Longford man who brought razzmatazz to midlands Ireland

While getting on with his countless other schemes he became a central figure in ours

Former taoiseach Albert Reynolds with his wife, Kathleen, in 1996: he got a palpable buzz out of life and people, without a drop of alcohol passing his lips (apart from a sip of champagne in September 1994 when the IRA declared a ceasefire, his life’s great achievement). Photograph: Frank Miller

Former taoiseach Albert Reynolds with his wife, Kathleen, in 1996: he got a palpable buzz out of life and people, without a drop of alcohol passing his lips (apart from a sip of champagne in September 1994 when the IRA declared a ceasefire, his life’s great achievement). Photograph: Frank Miller

Fri, Aug 22, 2014, 01:00

It was 1977, the general election was in full swing and the one feature that could not be ignored – apart from Fianna Fáil’s brazen, vote-buying manifesto – was Albert Reynolds’s tanned visage. It gleamed out of the full-colour (a first), highly personalised (another first) posters blitzing the entire Longford-Westmeath constituency.

The man himself was bounding through both counties, patting babies and pinning the odd fiver beneath a pram hood, trailing a heady air of money, glamour, ferocious energy and US-style razzmatazz. It felt like Hollywood come to Longford.

The long-standing FF incumbent, Frank Carter, was the immediate victim but to the rest of us campaign veterans, it felt like the end of something. A glitzy, new element had landed in town.

How long he had had his eye on the Dáil goal was never clear. In 1961, when my father, Joe Sheridan, was rejected – again – at a Fine Gael convention, he took the risky, costly route of running as an Independent.

Among the first campaign volunteers were fellow Longford men Albert Reynolds and Jimmy O’Brien. Albert had an extraordinarily effective way of establishing himself as a helpful, practical presence in people’s lives.

While getting on with his countless other schemes in life – not to mention his adored wife, Kathleen, and seven children – he became a central figure in ours. He regularly called to our Westmeath home – a 35km diversion on his Longford-Dublin journey – to drive our father up to Leinster House and hung around the Dáil before driving him home.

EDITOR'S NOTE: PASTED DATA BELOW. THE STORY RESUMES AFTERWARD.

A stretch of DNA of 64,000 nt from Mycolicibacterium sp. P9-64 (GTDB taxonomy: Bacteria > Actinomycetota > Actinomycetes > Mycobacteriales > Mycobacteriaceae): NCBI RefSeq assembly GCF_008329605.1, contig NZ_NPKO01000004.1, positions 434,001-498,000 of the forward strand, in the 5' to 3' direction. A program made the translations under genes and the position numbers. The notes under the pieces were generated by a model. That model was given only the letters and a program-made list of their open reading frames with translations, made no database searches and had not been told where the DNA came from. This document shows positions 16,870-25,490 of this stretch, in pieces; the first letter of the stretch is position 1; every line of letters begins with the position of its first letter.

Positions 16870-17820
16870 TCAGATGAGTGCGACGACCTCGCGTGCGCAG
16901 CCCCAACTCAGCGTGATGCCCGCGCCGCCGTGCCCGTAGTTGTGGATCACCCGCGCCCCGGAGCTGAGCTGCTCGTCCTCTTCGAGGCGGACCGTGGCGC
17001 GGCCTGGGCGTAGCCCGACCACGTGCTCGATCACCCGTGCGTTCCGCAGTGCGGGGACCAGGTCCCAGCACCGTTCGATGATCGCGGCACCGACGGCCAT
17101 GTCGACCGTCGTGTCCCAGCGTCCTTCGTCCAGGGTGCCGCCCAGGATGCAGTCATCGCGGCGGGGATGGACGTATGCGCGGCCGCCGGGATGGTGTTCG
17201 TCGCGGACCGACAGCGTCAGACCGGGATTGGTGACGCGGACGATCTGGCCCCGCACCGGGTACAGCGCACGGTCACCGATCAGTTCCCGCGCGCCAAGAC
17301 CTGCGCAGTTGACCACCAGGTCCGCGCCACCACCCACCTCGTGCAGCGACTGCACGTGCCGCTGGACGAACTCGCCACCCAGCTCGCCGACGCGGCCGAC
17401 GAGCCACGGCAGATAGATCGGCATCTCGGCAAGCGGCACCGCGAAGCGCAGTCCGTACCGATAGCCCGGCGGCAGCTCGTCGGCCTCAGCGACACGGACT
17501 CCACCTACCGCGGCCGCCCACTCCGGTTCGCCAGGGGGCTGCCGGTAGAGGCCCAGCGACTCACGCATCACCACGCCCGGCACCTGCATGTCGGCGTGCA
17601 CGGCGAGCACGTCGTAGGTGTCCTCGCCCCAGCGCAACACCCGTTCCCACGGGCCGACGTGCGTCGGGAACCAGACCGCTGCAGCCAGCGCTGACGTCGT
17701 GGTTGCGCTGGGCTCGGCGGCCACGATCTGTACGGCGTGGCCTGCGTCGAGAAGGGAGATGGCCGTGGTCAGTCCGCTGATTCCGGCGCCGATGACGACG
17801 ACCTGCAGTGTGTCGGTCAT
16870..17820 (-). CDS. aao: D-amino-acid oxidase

Occasionally he would speed us ingrates back to boarding school in Co Wicklow, chain-smoking, chomping on Mars bars (a grown-up who admitted, thrillingly, to hoarding biscuits beneath the bed), chatting endlessly, amiably, unpatronisingly. Sometimes he talked so much he ran out of petrol, my father recalled. There is little doubt that those long drives ignited Albert’s interest in active politics, as opposed to his previous drive-by involvements in FF byelection campaigns.

It’s fair to say his decision to stand in Longford-Westmeath created a certain frisson between the two men, especially since Albert’s brother had sided with Joe, but they remained civilised – in public, anyway. In the event, my father headed the poll and Albert swept in with him, headed for his own office in Leinster House at last.

With his sharp suits and succession of big, shiny motors – a Jaguar, a Daimler or an unmissable white Mercedes – Albert represented a radical changing of the guard. A man with a private swimming pool. In Longford.

A man who was clearly going places, inhaling food and exuding limitless energy, late for everything, hitting the country roads in spots (with more than the odd crash), getting a palpable buzz out of life and people without a drop of alcohol passing his lips (apart from a sip of champagne in September 1994 when the IRA declared a ceasefire, his life’s great achievement).

To many observers of that hard-drinking culture, his ability to weather boring drunks into the dawn while stone-cold sober, verged on miraculous. A useful talent in the early hours, observed others, for a keen listener and memory man when in the company of important people whose tongues are loosened by alcohol.

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